Despite the lack of evidence for NNL and BDOs, there are still many efforts in the literature to justify offsetting. These typically begin from a premise that offsets are necessary because of the lack of other incentives and values for biodiversity protection (e.g., Gibbons et al., 2016; Koh et al., 2019). We suggest that such discursive battles may not be a product of objective assessment, but of political presumptions (about baselines, feasible scenarios, effective incentives etc.) and cultural political economy more broadly. They reflect a world in which continued harm to biodiversity is seen as inevitable, with a baseline of decline in the absence of intervention, and despite the incommensurability of different forms of biodiversity, offsets are seen as a least-worst option, especially if used to promote net-gain, rather than merely NNL. Nonetheless, the literature is crystal clear that NNL/BDOs/ecological compensation cannot fulfill the central role in biodiversity policy, but rather, at best, could complement a strong legal framework, and territorial targets and measures. But the limitations of NNL are more often treated as reason to call for “net gain” outcomes rather than to revisit the choice of policy mechanisms. “Net-gain” (delivering more restoration benefits than harms), however, not only intensifies the existing challenges of NNL, but also involves new complexities especially regarding frames of reference, such as the state to be restored (Bull and Brownlie, 2017). Nonetheless, mainstream politics still persists in pursuing netting and offsetting. In the next section we explore some possible reasons why.
3. The neoliberal “makings” of net policy
Our literature-based review of NNL policy effectiveness in Section 2 not only reveals its very limited success, but highlights obstacles arising in the processes whereby a specific object or resource is made manipulable through policy intervention. In a Foucaldian tradition, Scott (1998) centers the concept of legibility, materialized in monitoring, measurement and standardization processes that allow a state to govern territory and resources. Yet what we see in the construction of “biodiversity” as a resource goes beyond seeing like a state, to “seeing like a market” such that the biodiversity resource, as constructed or made in NNL and BDO policy becomes a tradeable commodity. In this section we unpack the multiple makings of net policy, demonstrating the depth of the co-productive or co-evolutionary processes (McLaren and Markusson, 2020) that develop between policy goals, framings, tools and actors, and highlight relationships with tenets of neoliberal ideology. To do so we draw on cultural political economy (Sum and Jessop, 2013) as an analytic approach which recognizes both the materiality of resources, and simultaneously, the potential for objects of policy to be culturally constructed and reconstructed.
As an ideology neoliberalism centers economic growth as the mechanism to deliver human progress, resisting state intervention in economic and social affairs, and promoting free markets, free trade and capital mobility on utilitarian efficiency grounds. The contemporary era of neoliberalism has been particularly marked by the growing role and power of finance (Kotz, 2010; Fine and Saad-Filho, 2016). So when it comes to “externalities” such as biodiversity loss and climate change, neoliberal policy aims to avoid any brake on growth (and entirely eschews the possibility of changing economic system), rejects regulatory constraints on individuals or corporations, instead developing complex systems of interventions to create new markets in novel commodities (and derivatives thereof), not only commodifying, but marketizing and even financializing the underlying resource (Fletcher, 2010; Pawliczek and Sullivan, 2011). In the case of BDOs this means “constructing [development-related] harm as a result of market failures, which [it is presumed] can be resolved through market solutions” (Sullivan and Hannis, 2015, p. 162).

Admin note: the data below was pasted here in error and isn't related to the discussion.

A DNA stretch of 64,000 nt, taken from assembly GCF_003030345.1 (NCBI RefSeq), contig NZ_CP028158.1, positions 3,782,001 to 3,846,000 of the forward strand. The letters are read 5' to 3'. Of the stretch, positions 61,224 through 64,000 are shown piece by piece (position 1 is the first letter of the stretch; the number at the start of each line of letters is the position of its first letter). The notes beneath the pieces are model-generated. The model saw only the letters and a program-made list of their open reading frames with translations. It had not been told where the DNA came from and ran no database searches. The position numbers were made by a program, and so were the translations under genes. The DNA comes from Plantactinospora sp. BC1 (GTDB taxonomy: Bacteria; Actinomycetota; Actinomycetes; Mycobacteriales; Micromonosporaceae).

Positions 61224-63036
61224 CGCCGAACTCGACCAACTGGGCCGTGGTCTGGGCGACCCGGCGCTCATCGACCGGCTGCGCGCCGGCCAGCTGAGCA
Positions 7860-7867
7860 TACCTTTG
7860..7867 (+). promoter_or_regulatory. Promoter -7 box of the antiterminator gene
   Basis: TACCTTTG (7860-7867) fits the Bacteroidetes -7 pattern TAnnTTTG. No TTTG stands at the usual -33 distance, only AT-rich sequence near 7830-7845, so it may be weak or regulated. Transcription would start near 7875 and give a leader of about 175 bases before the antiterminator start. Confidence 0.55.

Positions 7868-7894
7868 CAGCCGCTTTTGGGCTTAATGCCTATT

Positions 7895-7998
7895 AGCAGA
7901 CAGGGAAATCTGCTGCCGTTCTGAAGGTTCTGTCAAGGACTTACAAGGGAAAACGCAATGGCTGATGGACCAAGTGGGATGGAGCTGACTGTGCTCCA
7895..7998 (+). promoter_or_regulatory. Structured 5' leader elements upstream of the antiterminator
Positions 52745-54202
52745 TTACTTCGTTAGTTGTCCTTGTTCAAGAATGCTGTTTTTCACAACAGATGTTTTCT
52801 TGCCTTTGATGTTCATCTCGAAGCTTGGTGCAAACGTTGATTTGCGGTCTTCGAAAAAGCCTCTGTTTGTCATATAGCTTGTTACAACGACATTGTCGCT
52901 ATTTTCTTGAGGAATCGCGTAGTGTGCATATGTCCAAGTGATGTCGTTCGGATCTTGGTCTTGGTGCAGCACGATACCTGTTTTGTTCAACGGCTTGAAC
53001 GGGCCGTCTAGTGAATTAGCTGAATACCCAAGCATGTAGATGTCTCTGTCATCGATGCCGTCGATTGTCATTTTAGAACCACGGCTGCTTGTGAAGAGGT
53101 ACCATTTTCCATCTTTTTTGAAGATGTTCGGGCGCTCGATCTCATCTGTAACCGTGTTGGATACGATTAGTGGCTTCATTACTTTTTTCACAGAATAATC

These market solutions for NNL promise a new “restoration economy” in the form of habitat (re)creation as opposed to preventive constraints on harm to biodiversity. This too is rooted in neoliberal ideology about innovation, markets and growth, and in practice, in new alliances between financial capital, corporate governments, and cash-strapped conservation organizations (Fairhead et al., 2012). For Huff and Brock (2017) such alliances represent “a Faustian bargain” ridden with “precarious and crisis-laden … compromises.” While appearing the only way to fund conservation, these alliances around NNL underwrite narratives of “green growth” (Carver, 2021) capital “accumulation by environmental restoration” (Huff and Brock, 2017) and “green capitalism” (Buller, 2022). Yet the model relies on the availability of conservation-ready land for investment, thus normalizing past degradation and justifying continuing unsustainable land use and development. Thus, alongside activities such as bioprospecting and ecotourism, BDOs enable the extraction of profits from nature. Huff and Brock (2017) argue that this sustains—or amplifies—a longer term “exclusionary, racist, and violent trajectory” in neoliberal conservation, or as Buller (2022, p. 87) puts it offsetting is “at its core a neo-colonial effort”.